What is Osteoporosis? | Diagnosing Osteoporosis



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Osteoporosis is a condition which is characterised by bones losing their strength which makes them more likely to break following even a minor bump or fall. The fractures which are caused by the weakened bones are commonly known as ‘fragility fractures’ and it is often only through suffering these fractures that the condition is diagnosed.

It is a condition that is commonly found amongst older people but it can occur in the young. Around one in two women and one in five women aged 50 or over experience fractures as a result of their lowered bone strength and the most common sites for fragility fractures are the wrists, hips and spine. Other bones too can be fractured and in all instances it can be a very painful condition to live with and one which is managed mainly through the prevention of slips and falls and treatment to attempt to strengthen the bones.

Diagnosing Osteoporosis

If your doctor believes you may have osteoporosis they will make an assessment using an online programme and then they should refer you for a scan to measure your bone mineral density. This type of scan is known as a DEXA scan and it is a short painless procedure which will give you a measure for your bone mineral density and from here your fracture risk can be assessed, giving you an answer to whether you have osteoporosis or not.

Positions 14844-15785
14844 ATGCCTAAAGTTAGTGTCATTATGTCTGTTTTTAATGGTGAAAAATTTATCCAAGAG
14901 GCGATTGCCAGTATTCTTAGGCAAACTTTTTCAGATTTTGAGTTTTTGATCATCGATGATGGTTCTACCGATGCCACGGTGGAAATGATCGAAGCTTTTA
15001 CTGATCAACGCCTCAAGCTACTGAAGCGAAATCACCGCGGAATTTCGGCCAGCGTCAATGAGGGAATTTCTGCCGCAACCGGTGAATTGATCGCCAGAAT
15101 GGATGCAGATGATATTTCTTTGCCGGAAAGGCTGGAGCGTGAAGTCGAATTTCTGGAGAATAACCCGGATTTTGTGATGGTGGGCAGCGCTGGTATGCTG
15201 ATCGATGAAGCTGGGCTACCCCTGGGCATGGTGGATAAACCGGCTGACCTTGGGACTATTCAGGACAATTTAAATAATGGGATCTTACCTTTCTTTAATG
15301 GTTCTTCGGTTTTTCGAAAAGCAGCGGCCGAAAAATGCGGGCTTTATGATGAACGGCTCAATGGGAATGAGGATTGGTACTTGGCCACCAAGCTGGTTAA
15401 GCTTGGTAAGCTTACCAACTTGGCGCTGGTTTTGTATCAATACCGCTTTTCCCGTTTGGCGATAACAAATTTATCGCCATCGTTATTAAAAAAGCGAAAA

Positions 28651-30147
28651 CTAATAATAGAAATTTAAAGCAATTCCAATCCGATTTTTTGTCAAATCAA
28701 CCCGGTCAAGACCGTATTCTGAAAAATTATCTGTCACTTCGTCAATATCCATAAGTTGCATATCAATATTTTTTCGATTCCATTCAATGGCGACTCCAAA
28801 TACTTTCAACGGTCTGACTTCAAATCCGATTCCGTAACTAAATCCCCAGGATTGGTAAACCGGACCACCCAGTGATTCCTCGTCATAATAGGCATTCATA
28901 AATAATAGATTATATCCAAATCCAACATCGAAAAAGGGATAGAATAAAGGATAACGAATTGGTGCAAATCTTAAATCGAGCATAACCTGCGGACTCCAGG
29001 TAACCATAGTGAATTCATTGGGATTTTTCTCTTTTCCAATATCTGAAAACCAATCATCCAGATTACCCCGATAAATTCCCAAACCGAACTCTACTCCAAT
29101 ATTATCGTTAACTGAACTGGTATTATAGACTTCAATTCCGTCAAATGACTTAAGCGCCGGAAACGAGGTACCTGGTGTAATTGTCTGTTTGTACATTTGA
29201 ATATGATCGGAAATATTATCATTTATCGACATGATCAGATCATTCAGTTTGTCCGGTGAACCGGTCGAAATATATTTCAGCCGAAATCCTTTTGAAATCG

Treating Osteoporosis

As mentioned treatment for osteoporosis is mainly based on preventing fractures and using medication to strengthen bones, as well as treating fractures when they do happen. The decision about your treatment will be based on your risk of fracture and will also take into consideration your age, and the results of your DEXA scan.

Self-help measures such as eating healthily and exercising can help reduce your risk of fractures but your doctor may also recommend specific treatments including calcium and vitamin D, bisphosphonates, teriparatide and parathyroid hormone, raloxifene, denosumab, hormone replacement therapy (HRT) and strontium ranelate. These are all options that your doctor may offer to you and may discuss with you as the best option for your condition and in every instance you should feel comfortable with the path of treatment chosen for you.

The other element of treating osteoporosis is the management of fractures and they tend to be treated like any other kind of fracture with the need for a cast in many instances and monitoring of how the bone mends.

Questions about Osteoporosis

If you have any questions regarding Osteoporosis please get in touch with Dr Stephanie Barrett.